Step 7: Just a Quick Trim Round the Sides.

Now your glue is good and dry you need to trim off the matches around the sides, I usually do this on a cutting board, just hold the tin down firmly and trim off the match ends one at a time, don't worry if the odd one comes loose you can always glue it back in and don't try to cut it too close to the tin once you are done you can sand it back to tidy it up.

Once it is done you may find you have a couple of empty spots at the edges, you can fill these in once the sides are covered it is far easier to do this that trying to glue small pieces in and trim them.

Step 8: Now We Go Round the Sides and Get It Smooth.

Now you need to get the sides done.

The sides are done in a similar way to the top & bottom, using the matches already on the tin as a guide fill the sides of both the lid and base of the tin let them set for an hour od two then trim off the ends.

Once that is done you can fill the curves corners with sections of matches running up the tin, hold them in place with rubber bands and leave them to dry before trimming off.

Once you have trimmed off all the excess bits of matches it is time to sand your tin down, as I said earlier you wont get a high grade finish on them so really its a matter of deciding how textured you want you tin to be, matches are mode out of cheap softwood but don't think they are all the same, trust me they are not.

To start with because they have never actually been taken to their normal state of being made into a match complete with sulphur head they haven't been sorted through a machine that rejects all the twisted, bent or splintered ones so along with all the ones you will by now have discarded as simply not usable there will be all those borderline cases that managed to make it onto your tin, this is the point where you find all the gaps & high spots, don't worry about them the smaller ones will be all but unnoticeable after you have varnished your tin & the larger ones are easy to fill with slivers of match or those occasional very thin ones you will also have found by now.

They also vary wildly in density, some will be so soft they all but disintegrate in you fingers others will be as hard as nails, this will of course mean that you will never get your tin truly flat and even, sand it down until you are happy with the texture, some tins all I do is give it a quick rub down to remove the loose stuff and leave it with a finish a bit like bark, others I get as smooth as I can it really depends on the project.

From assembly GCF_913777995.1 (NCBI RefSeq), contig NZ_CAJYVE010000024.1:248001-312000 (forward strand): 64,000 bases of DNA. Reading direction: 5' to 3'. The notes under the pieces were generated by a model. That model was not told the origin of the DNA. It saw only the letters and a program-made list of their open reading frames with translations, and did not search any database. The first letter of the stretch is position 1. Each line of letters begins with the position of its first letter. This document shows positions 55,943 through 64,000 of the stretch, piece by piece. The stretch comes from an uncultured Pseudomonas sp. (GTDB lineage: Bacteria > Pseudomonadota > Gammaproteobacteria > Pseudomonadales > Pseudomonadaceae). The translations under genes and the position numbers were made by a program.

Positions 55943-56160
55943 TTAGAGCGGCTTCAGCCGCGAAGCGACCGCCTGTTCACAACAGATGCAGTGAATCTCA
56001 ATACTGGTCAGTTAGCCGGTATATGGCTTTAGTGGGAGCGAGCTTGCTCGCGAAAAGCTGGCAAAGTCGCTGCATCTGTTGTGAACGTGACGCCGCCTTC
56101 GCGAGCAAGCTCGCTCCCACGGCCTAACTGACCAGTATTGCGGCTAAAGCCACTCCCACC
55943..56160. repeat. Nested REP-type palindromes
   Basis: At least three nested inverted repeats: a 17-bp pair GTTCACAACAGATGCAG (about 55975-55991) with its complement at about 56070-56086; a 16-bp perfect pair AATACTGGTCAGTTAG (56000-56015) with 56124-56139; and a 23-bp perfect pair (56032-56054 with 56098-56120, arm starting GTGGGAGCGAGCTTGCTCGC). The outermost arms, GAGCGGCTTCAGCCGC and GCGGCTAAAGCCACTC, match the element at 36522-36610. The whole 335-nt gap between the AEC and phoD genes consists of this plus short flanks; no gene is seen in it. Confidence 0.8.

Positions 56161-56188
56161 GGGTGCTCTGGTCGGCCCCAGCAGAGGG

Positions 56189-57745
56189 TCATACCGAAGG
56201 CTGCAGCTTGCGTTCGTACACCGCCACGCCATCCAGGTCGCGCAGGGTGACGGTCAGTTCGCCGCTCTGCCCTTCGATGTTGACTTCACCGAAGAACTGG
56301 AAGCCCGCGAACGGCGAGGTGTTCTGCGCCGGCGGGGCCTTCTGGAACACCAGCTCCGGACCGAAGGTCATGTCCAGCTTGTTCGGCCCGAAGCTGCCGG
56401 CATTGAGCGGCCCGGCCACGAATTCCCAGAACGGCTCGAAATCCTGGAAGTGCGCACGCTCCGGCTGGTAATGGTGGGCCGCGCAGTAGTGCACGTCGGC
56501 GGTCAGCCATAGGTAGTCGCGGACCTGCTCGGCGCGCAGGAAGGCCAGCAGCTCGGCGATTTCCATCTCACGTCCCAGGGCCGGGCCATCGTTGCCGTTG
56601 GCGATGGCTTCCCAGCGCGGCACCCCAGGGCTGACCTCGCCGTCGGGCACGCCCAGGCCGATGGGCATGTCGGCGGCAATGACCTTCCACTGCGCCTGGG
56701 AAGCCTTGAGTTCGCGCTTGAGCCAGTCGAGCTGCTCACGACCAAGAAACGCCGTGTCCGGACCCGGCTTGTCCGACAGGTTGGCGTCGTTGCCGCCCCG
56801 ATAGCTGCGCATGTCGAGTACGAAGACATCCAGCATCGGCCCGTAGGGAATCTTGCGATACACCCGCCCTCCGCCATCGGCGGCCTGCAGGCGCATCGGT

Step 9: Add a Bit of Colour.

matchwood doesn't tend to be the most inspiring colour in fact its usually the colour of balsa so you will more than likely want to add a bit of colour to it, for this project I wanted the background to stand out quite strongly so dark was the order of the day.

As i mentioned earlier you can buy wood stains for this but they can be quite expensive and if you are only going to make one or two tins it may cost more for the stain that ell the rest of the materials put together, if you want more than one colour of shade it could cost a lot to buy something you may never use again, there are however other ways to satin your tins and this is where the instant coffee and tea bags come in.

Find a tea plate or saucer and put a little warm (NOT HOT) water in it then add a couple of teaspoons of coffee to it, don't stir it or try to dissolve it you want a relatively thick consistency, then either with your fingers a brush or cotton pad gradually work the mixture over your tin until you get the colour you want; don't get things too wet, at this stage your matches are very absorbent it is all too easy to soften the PVA glue and have all your work fall apart in your hands, if in doubt do a little all over the tin leave it to dry for a while then do another coat until you reach the desired shade.

Step 10: Time to Make a Tile.

The first of my two tins was made for a workmate of Robins, he had shown her the ones I made for Kat and pictures of some of the others and asked if I could make her a Yin Yang one like Colins.